Financial Restraints Didn't Stop Powers
June 1, 2020 by Todd Shanesy | Spartanburg Herald Journal | 2020news
Financial restraints didn’t stop Furman baseball under Jack Powers
When Furman University recently dropped baseball, it especially resonated with a man who guided the program through financial hardship to the closest it ever came to the College World Series.
Furman has been playing baseball since 1896 but cut the sport on May 18 as one of the ways the school is dealing with economic hardship caused by the COVID-19 coronavirus pandemic.
“I was so saddened by that,” said Jack Powers, 84, a Spartanburg resident who coached the Paladins in the mid-60s, went on to be head coach at South Carolina as well (also defensive coordinator for football coach Paul Dietzel) and later served as president of Spartanburg Technical College (now Community College) from 1985 to 1996.
Powers, from Mullins, played football and baseball at Furman, graduating in 1957. Years later, he decided he wanted to be a high school coach, so he went back to take education courses and help the football team as a graduate assistant.
“I became the baseball coach because nobody else would take it,” Powers said. “Furman had cut back its athletic budget and lost a football coach. I took that spot as a defensive backfield coach and graduate assistant. Bobby Jennings was the baseball coach (for one season in 1962) and he left. They couldn't find anyone to take that job.”
Athletics director Lyles Alley, a Spartanburg native and former multi-sport standout at Furman, first turned to another football assistant. Johnny Menger had been a star on the gridiron for Georgia Tech but didn’t have any interest in coaching baseball – especially for free.
“Coach Alley asked Menger if he would take over the baseball team,” Powers said. “And Menger said, ‘How much additional money would that be on my salary?’ Alley said, ‘Well, we don’t have any additional money.’ So Johnny said, ‘Then I don’t want it.’
“All the football assistant coaches were in one big room with their desks pushed up against the walls. I was just sitting on the edge of somebody’s desk. Coach Alley said, ‘Is anybody interested in coaching baseball?’ I raised my hand. That’s how I got to be the baseball coach at Furman.′ ”
The Paladins had a losing season in 1963 but finished second in the Southern Conference in 1964. Despite dropping their first six games in 1965 and being 6-11 after a loss to Wofford in early May, Furman won the SoCon with a 9-2 record. The Paladins advanced to a regional tournament along with automatic qualifiers from the Atlantic Coast Conference (Maryland), Southeastern Conference (Mississippi) and an independent (Florida State). The double-elimination tournament was held in Gastonia, N.C., with the winner going straight to the College World Series in Omaha, Neb.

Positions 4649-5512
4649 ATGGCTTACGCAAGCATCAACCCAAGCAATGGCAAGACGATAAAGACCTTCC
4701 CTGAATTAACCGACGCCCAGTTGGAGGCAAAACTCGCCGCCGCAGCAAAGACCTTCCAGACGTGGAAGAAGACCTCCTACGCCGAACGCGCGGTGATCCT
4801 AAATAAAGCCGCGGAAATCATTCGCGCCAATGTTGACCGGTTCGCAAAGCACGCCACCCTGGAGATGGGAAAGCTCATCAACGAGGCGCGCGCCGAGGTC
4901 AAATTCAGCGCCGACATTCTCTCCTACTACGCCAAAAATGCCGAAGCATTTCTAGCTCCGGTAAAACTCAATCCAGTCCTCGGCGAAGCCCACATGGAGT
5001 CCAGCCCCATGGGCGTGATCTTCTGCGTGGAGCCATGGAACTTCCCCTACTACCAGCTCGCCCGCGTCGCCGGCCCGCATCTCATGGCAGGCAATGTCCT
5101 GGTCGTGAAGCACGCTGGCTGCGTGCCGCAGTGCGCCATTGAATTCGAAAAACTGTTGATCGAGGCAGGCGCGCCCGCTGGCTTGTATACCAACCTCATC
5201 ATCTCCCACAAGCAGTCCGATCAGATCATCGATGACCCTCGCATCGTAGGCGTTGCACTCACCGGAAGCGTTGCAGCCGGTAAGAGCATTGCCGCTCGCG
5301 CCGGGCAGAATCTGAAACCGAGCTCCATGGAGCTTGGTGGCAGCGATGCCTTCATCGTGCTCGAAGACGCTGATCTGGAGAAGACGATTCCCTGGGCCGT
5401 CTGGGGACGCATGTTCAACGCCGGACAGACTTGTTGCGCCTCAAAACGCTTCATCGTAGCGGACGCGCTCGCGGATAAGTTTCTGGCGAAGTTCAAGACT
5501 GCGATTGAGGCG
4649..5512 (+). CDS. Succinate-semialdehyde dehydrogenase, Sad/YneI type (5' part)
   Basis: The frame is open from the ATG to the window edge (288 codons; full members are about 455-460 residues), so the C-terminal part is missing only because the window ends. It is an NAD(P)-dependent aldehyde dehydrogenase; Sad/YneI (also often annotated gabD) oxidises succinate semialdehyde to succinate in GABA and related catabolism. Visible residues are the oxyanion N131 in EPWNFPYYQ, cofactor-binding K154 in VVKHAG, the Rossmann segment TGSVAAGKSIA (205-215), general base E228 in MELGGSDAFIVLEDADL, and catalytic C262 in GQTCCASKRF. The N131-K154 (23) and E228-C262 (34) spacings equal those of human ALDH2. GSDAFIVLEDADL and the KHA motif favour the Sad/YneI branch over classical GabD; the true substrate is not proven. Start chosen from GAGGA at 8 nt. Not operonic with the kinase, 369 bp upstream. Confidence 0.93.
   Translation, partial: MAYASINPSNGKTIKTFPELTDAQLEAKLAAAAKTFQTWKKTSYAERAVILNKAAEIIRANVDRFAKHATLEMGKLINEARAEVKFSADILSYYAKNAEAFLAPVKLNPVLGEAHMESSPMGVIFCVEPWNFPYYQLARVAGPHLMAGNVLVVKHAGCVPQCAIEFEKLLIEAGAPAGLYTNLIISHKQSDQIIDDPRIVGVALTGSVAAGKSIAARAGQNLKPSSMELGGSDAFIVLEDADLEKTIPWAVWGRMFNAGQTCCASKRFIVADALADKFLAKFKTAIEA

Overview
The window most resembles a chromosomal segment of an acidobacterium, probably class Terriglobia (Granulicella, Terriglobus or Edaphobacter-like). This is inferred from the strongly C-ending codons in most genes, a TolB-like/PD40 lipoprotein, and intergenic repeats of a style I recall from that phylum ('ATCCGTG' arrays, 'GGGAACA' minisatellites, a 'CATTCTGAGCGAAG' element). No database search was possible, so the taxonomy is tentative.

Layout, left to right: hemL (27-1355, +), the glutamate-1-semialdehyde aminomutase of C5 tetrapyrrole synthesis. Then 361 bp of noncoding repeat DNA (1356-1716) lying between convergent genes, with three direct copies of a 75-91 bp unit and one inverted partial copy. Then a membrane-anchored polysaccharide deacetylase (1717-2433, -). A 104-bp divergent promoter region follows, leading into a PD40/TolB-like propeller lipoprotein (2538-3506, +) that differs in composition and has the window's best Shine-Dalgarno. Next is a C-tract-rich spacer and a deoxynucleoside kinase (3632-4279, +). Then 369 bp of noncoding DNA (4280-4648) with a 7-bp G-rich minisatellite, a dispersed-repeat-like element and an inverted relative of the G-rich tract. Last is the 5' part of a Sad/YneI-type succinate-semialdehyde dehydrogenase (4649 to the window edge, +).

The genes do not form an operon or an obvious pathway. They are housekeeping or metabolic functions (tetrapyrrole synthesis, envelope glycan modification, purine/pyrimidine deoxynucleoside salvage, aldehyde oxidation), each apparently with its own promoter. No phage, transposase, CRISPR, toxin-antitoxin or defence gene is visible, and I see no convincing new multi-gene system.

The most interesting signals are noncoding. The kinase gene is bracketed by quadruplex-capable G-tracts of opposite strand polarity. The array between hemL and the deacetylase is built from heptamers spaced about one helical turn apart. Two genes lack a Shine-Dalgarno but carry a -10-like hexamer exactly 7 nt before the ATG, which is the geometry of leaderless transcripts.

“The Greenville newspaper indicated that we shouldn’t unpack our bags,” Powers said, “because we’d be home before we needed to unpack.”
But the Paladins beat Maryland in 10 innings, 5-4, and then beat Ole Miss, 5-2. Furman had made it to Saturday with two chances to beat Florida State, which had a loss.
“We just got lucky and were on a good streak,” Powers said. “We had two boys who could really hit the ball. Ingram Haley (from Pinewood) and Phil King (from Clinton) were really good players. We had a couple of football players, too. We needed them because we only had three scholarships divided up for baseball.”
Furman had a 1-0 lead in the ninth inning of the first game against Florida State thanks to brilliant pitching of Ralph Harwood, who was the winning pitcher against Maryland. But the Seminoles rallied and took a 2-1 win to force a second game.
“We were out of pitching by then,” Powers said. “We had several pitchers that did well, but we just didn’t have much left. Andy Coe (Silver Spring, Md.) squared to bunt and the ball came up under his chin and liked to choke him to death. The trainer got to him, but Andy went back out and pitched the next inning. ... Our second baseman was like 120 pounds and we had to send him to the hospital for some hydration.”
Florida State won the second game, 7-5, and went to the College World Series, where Arizona State beat Ohio State in the title game for the championship.
“I was proud of our guys,” Powers said. “We never gave up. We had a lot of good breaks along the way and we came close.”
To this day, Powers kiddingly puts the fault on Lucy Herren, wife of former Furman assistant Fred Herren, who is in the Newberry Athletics Hall of Fame as a football coach and athletics director.
“Fred would go on baseball trips with me to help,” Powers said. “On Friday night, the day before the regional championship against Florida State, his wife went into labor. So he went home and their son Greg was born. On Saturday, we lost two games. I’ve always blamed it on Lucy.”